5. Luke’s narrative emphasizes that Christ is the full and final revelation of God. This happens through Luke’s details: What is left out of the the Gospel reading (vv. 19-20) is that Herod imprisoned John. Christ’s anointing (or recognition of triune reality and his own true nature as God the Son) follows after the ministry of John the Baptist rather than overlaps it (Luke Timothy Johnson, The Gospel of Luke, Sacra Pagina Series, vol 3, p. 67). Furthermore, unlike the Markan and Matthean accounts of the Baptism of our Lord, the Lukan account shifts all attention to Jesus. Here there is no sense that John baptized Jesus; Luke “virtually removes John from the scene” (ibid, p. 71).  He extends the distance between John’s baptism and Jesus. Rather, it seems as if the baptism, and triune anointing, occurs amid a crowd of Jewish people. All of this reinforces two conclusions: John the Baptist is the final prophet of the Old Testament, and Jesus Christ (although continuous in many respects with all of the biblical history of the children of Israel) is a unique and singular emergence to the world of God’s nature and God’s identity.

transfiguration6. In addition to comparing this moment to Pentecost, we can compare this moment to the Transfiguration story (Lk 9.28-36). In both cases, we the readers are given access to an “empowerment and declaration that takes place between God and Jesus in the communication that is prayer” (Johnson, p. 71). In both cases, what happens is a mix of public and private, of objective reality and subjective recognition. Particularly in the baptism narrative, we are somehow privy to the thoughts of Christ. This is the first such access we have in Luke. Luke’s first words from the mouth of Jesus are in the temple as a boy of age 12. But here (as in the Lukan Transfiguration narrative)  he does not even speak. He prays, he listens, he experiences. In all of this, he discloses his true nature for others to witness and behold.

7. From Luke there is a strong emphasis on the physical nature of the Holy Spirit. The dove was “in bodily form, as a dove”. It is useful to recall biblical precedents for “structural similarity” (Johnson, 71). Such precedents include the Annunciation (1.35) and the angelic song (2.14) from the infancy narrative. In the Annunciation, the Spirit “comes down” and reveals the name of God; what’s more, this power will “overshadow” Mary. This brings to mind the “hovering” of God’s spirit over the face of the deep in Genesis 1.2, and points again to the Transfiguration narrative, where “a cloud came and overshadowed” Peter, James, and John. And provocatively, Luke’s emphasis on the physical nature the Holy Spirit as a dove calls to mind the dove over the waters in Genesis 8.8 at the end of the flood. There, it was the dove sent by Noah that acted as an agent of completion to the event of the flood. Through the dove, Noah and the rest on the Ark were restored to right relationship with creation. All was well again. Through the dove came a uniting, a reconciling, a harmonizing with creation. And the action of the dove issued in God’s speaking to Noah (which parallels God’s speaking to Jesus), God’s articulation of his covenant with all peoples, a visible disclosure (the rainbow), and a sense of mission for Noah (“be fruitful and multiply”). When we recall that following all Gospel accounts of the baptism of Jesus is the commencing of Christ’s public ministry, his own mission becomes a fulfillment of the promise God made to Noah.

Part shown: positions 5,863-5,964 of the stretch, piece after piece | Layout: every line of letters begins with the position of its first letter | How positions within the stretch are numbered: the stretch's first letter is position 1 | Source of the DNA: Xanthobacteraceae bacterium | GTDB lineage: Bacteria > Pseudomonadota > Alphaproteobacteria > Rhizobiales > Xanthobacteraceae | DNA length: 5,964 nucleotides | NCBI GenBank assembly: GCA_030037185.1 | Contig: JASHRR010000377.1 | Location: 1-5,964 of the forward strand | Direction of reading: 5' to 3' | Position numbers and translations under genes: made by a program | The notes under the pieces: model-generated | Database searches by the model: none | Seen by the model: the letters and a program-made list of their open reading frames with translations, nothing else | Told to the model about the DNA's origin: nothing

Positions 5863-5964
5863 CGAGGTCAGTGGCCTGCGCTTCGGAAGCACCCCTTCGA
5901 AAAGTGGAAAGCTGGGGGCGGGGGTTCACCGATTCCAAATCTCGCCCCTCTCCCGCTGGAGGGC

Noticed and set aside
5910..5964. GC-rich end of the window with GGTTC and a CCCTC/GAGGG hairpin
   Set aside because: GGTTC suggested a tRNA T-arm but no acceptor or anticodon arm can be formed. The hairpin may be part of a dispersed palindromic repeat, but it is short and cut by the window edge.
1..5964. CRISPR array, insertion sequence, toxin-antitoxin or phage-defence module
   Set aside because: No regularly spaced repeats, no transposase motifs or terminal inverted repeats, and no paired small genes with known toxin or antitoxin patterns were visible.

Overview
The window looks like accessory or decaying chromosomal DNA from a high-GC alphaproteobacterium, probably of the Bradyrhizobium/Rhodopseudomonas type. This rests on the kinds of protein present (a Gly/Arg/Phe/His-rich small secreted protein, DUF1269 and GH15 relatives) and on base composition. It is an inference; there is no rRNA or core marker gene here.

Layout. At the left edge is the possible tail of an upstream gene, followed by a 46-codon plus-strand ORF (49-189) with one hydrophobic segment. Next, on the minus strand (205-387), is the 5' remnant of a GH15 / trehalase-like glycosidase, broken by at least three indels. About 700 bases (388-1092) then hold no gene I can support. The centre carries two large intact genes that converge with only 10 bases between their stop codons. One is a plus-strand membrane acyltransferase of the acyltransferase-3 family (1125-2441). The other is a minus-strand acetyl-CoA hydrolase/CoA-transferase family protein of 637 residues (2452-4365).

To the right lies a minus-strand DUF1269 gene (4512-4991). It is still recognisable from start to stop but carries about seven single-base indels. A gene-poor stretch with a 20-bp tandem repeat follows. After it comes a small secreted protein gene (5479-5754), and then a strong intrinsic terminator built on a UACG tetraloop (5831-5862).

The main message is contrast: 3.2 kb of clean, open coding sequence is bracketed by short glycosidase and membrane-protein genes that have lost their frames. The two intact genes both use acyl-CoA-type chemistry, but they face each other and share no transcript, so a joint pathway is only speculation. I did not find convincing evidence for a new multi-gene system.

emmaus8. Concluding thoughts. Any reflection upon Scripture is best served through the lens of ascetical theology. That lens issues in the question: how does this passage impinge on my own life of prayer. Another way to say that is to ask, what can I take from this to help me be a better disciple of Christ, to “delight in his will and walk in his ways”?

The baptism of our Lord in the River Jordan demonstrates to us that prayer life rooted in Christ is trinitarian. When we rooted our prayer life in Christ, we are at the River Jordan with him, and he for us. The way the ancient Jewish people understood baptism (as a daily event) is the way Christians understand prayer (a daily, and even ongoing and continuous happening).

Christian prayer life is a matter of discernment, colloquy, and purification. We discern through patient reflection and contemplation given the facts, situations, and challenges our life poses to us. We colloquy through conversation with God and by opening ourselves to listening to God’s disclosure. We purify through our receiving of the Sacraments, particularly Penance and Eucharist, which restore the holiness of our Baptism and seals the ongoing activity of the Holy Spirit throughout our prayer.

As we discern, colloquy and purify we shouldn’t feel the necessity to be able to come to words about our experiences — that is, what are sensing God’s will might be. We can take solace that Christ didn’t immediately come to terms, either. What does give us solace is that our prayer in Christ washes away our separation from him, and from the true nature of reality.

When we root our prayer life in Christ, we acknowledge the words of God the Father, that Jesus is his beloved Son. This acknowledging is praise to God the Father, praise that Christ mediates. Christ-centered prayer likewise gives praise to the Holy Spirit, not a mere afterthought or decoration on this moment, but rather a real, physical, personal Being that unites our biblical imagination with the Annunciation, the Transfiguration, Pentecost, and the covenant and mission that issued from the end of the Flood. Thus Christian prayer is modeled by Christ’s baptism: an act of Christian prayer is an event of Trinity; a life of Christian prayer is a journey to the realization of Trinity. In reuniting with triune reality through prayer in Christ, we become reconciled to God’s creation. And it begins as Christ modeled and thus how St Benedict began his rule: we must listen.